South Africa

The making of a Cabinet

Ramaphosa mulls his options – and it’s complicated (legally/politically)

Public Enterprises Minister Pravin Gordhan in Johannesburg, South Africa 19 Marh 2019. Photo: Felix Dlangamandla/ Netwerk24/Gallo / Deputy President of South Africa David Mabuza, 27 August 2018 (Photo by Gallo Images / Netwerk 24/ Deaan Vivier) / African National Congress secretary-general Gwede Mantashe at the NASREC Convention Centre, Johannesburg , South Africa, 16 December 2017. EPA-EFE/CORNELL TUKIRI

President Cyril Ramaphosa didn’t announce his Cabinet as was widely expected on Sunday, nor will he announce it on Monday. Instead, the presidency said it would happen later in the week, date unknown. It’s uncharted waters.

Officially, there is no crisis. But even on this account, it is unprecedented that a day after assuming office the new president of South Africa has neither announced a Cabinet, nor indicated a firm time and date on which such an announcement would be made.

Sunday’s confirmed delay in the Cabinet announcement has come in the wake of governing ANC ructions, including Deputy President David “DD” Mabuza’s decision not to be sworn in as one of the 400 MPs on Wednesday pending answering allegations before the ANC integrity commission.

And it interrupted the flow of an up to now adhered to timeline on a widely circulated document under the ANC logo, which had the Cabinet announcement on Sunday or Monday, followed by the swearing-in of ministers and then into an ANC National Executive Committee (NEC) lekgotla from 31 May. Separately, Daily Maverick has reliably learnt Sunday had been set aside for consultations and individuals being called in.

Sunday’s presidency statement said, “the (Cabinet) announcement will be made later in the week”. It added: “President Cyril Ramaphosa is emphatic that the new executive must possess requisite skills, experience, representativity and a commitment to the public services that will take the work of the sixth administration forward”.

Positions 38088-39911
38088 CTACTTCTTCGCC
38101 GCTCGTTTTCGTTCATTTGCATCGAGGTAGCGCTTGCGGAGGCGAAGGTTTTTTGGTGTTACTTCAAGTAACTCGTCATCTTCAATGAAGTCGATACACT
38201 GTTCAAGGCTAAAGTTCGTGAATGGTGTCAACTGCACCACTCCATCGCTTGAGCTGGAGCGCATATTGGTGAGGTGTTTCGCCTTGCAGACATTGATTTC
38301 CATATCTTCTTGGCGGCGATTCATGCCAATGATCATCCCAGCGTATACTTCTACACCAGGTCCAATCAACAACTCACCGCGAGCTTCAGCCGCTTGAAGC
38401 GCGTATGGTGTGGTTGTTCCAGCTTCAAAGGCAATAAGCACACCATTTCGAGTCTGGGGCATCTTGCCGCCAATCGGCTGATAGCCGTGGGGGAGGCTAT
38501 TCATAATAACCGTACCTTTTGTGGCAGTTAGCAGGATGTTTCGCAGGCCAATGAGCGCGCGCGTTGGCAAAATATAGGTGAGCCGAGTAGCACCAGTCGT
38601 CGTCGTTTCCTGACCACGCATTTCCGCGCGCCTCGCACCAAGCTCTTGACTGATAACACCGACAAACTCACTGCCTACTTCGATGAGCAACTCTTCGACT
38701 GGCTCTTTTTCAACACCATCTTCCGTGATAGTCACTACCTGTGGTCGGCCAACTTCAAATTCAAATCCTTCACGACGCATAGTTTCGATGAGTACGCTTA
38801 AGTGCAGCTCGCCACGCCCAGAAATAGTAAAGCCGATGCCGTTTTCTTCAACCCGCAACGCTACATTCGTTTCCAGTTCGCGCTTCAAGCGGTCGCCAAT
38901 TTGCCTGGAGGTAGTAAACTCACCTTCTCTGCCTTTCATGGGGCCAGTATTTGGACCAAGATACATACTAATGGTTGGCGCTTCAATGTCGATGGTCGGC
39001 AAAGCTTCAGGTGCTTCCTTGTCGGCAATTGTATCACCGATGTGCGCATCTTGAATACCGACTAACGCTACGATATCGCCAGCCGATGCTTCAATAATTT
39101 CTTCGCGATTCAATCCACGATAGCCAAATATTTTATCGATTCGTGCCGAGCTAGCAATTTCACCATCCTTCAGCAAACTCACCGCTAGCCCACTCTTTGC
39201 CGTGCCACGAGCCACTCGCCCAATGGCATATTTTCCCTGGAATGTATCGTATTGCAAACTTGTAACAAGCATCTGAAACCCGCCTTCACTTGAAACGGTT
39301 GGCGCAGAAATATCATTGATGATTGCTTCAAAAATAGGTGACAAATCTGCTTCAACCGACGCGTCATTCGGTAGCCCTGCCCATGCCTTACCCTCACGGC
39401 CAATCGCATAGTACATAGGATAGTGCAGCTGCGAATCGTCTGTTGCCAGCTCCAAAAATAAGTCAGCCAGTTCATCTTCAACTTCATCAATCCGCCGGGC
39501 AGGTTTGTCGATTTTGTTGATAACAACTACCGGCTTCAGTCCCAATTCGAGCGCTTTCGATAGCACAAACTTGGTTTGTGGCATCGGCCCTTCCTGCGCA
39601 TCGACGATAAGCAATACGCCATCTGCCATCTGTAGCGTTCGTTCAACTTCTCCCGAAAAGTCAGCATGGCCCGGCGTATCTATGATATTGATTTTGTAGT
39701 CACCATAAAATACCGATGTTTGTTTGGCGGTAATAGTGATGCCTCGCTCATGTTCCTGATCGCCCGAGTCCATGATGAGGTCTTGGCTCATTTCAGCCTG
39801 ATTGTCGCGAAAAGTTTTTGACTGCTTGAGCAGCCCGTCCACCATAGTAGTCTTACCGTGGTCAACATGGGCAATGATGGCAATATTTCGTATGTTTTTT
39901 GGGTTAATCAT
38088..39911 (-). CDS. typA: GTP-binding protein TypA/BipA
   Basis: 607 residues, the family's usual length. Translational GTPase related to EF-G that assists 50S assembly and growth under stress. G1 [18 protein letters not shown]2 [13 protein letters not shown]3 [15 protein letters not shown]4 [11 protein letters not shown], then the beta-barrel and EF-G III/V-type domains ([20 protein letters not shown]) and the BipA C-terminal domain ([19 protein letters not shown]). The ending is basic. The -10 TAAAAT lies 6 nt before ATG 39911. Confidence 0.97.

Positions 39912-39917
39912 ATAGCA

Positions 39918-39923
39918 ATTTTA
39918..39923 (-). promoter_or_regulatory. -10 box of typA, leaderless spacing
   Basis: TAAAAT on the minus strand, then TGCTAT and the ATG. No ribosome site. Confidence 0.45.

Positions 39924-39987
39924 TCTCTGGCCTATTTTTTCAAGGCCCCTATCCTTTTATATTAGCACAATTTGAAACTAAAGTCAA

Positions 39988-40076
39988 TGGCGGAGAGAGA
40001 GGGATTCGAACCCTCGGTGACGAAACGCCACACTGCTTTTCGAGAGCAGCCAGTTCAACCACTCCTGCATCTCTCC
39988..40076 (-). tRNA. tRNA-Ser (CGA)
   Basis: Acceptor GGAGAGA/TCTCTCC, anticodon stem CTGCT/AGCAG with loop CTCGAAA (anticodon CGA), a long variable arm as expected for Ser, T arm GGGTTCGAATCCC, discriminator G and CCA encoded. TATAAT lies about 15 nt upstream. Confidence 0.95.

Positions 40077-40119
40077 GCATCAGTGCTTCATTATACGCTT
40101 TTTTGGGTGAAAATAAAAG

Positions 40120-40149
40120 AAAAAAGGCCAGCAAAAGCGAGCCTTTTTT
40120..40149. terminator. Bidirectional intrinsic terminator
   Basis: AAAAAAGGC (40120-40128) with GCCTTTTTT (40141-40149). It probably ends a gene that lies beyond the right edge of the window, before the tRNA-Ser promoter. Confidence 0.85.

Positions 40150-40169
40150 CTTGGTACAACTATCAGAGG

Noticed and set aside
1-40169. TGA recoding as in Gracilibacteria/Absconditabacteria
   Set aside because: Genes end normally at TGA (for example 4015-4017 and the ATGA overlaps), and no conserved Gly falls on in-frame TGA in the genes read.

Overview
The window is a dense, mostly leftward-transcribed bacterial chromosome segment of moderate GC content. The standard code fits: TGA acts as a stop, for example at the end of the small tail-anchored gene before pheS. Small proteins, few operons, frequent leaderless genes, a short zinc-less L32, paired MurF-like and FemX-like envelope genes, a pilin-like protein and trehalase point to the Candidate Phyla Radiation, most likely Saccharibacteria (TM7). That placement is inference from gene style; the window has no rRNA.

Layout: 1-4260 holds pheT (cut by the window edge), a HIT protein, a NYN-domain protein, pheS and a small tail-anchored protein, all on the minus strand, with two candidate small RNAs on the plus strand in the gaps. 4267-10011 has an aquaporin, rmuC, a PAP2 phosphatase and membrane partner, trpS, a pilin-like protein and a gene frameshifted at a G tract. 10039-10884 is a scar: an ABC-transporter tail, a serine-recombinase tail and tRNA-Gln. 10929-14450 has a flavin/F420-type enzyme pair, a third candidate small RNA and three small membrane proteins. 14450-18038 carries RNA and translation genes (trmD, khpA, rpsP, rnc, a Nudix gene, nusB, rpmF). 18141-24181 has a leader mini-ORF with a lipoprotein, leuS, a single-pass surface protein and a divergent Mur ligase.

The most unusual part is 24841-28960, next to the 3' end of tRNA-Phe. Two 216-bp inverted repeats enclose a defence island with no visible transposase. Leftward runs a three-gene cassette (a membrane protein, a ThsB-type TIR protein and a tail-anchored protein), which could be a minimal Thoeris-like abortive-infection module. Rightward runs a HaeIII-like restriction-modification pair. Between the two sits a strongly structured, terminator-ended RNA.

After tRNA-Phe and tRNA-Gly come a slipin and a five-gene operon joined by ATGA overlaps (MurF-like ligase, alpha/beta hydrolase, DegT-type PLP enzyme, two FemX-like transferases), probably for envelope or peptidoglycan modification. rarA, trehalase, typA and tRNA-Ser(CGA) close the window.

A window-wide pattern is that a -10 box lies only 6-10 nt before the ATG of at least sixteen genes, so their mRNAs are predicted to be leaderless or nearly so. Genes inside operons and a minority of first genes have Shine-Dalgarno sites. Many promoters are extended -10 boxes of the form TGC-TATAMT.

Ramaphosa’s spokesperson Khusela Diko told Daily Maverick: “The president said he wants to consult widely. He wants to take his time”.

The much anticipated Cabinet announcement will be one of the most telling right at the start of his presidency, both in terms of being able to cut the executive from about 72 ministers and their deputies to about 25 ministries or thereabouts, and getting who he chooses, regardless of pressures from within the factionalised ANC.

But the current situation has raised an interesting constitutional poser: Right now, South Africa has a president, and an administration of directors-general.

Section 87 of the Constitution gives five days after election by the National Assembly for the president to assume office “by swearing or affirming faithfulness to the Republic and obedience to the Constitution”. That happened at Saturday’s inauguration, on the third day after Ramaphosa’s election in the National Assembly on Wednesday.

According to Section 88 (1) of the Constitution “The President’s term of office begins on assuming office…” which means Ramaphosa is definitely in office, just alone in the executive. That’s because Section 94 of the Constitution states the outgoing Cabinet and deputy ministers “remain competent to function until the person elected president by the next Assembly assumes office”. As of Saturday, Ramaphosa assumed office, given he took the oath of office at Loftus Versfeld, effectively ending the term of the Cabinet without a new Cabinet announced.

Go figure, this may just be a constitutional exam question for future law students. But the cause of the current situation is the governing ANC’s factional battles — and what possibly could be a miscalculation by Mabuza, who by all accounts never really comfortably took to his national government job and responsibilities.